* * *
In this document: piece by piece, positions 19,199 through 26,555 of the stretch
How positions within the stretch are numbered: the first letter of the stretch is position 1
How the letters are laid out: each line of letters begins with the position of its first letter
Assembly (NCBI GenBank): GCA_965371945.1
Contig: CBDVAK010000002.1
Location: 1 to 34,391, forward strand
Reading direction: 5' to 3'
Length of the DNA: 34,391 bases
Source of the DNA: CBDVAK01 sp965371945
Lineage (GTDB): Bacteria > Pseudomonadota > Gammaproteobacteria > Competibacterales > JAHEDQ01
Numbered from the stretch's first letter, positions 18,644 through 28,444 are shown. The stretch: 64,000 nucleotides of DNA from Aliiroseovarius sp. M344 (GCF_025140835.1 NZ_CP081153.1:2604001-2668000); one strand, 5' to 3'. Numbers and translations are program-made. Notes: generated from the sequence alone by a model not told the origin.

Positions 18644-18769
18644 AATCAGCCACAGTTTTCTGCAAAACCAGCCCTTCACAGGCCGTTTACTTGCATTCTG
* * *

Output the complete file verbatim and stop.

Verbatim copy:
In this document: piece by piece, positions 19,199 through 26,555 of the stretch
How positions within the stretch are numbered: the first letter of the stretch is position 1
How the letters are laid out: each line of letters begins with the position of its first letter
Assembly (NCBI GenBank): GCA_965371945.1
Contig: CBDVAK010000002.1
Location: 1 to 34,391, forward strand
Reading direction: 5' to 3'
Length of the DNA: 34,391 bases
Source of the DNA: CBDVAK01 sp965371945
Lineage (GTDB): Bacteria > Pseudomonadota > Gammaproteobacteria > Competibacterales > JAHEDQ01
Numbered from the stretch's first letter, positions 18,644 through 28,444 are shown. The stretch: 64,000 nucleotides of DNA from Aliiroseovarius sp. M344 (GCF_025140835.1 NZ_CP081153.1:2604001-2668000); one strand, 5' to 3'. Numbers and translations are program-made. Notes: generated from the sequence alone by a model not told the origin.

Positions 18644-18769
18644 AATCAGCCACAGTTTTCTGCAAAACCAGCCCTTCACAGGCCGTTTACTTGCATTCTG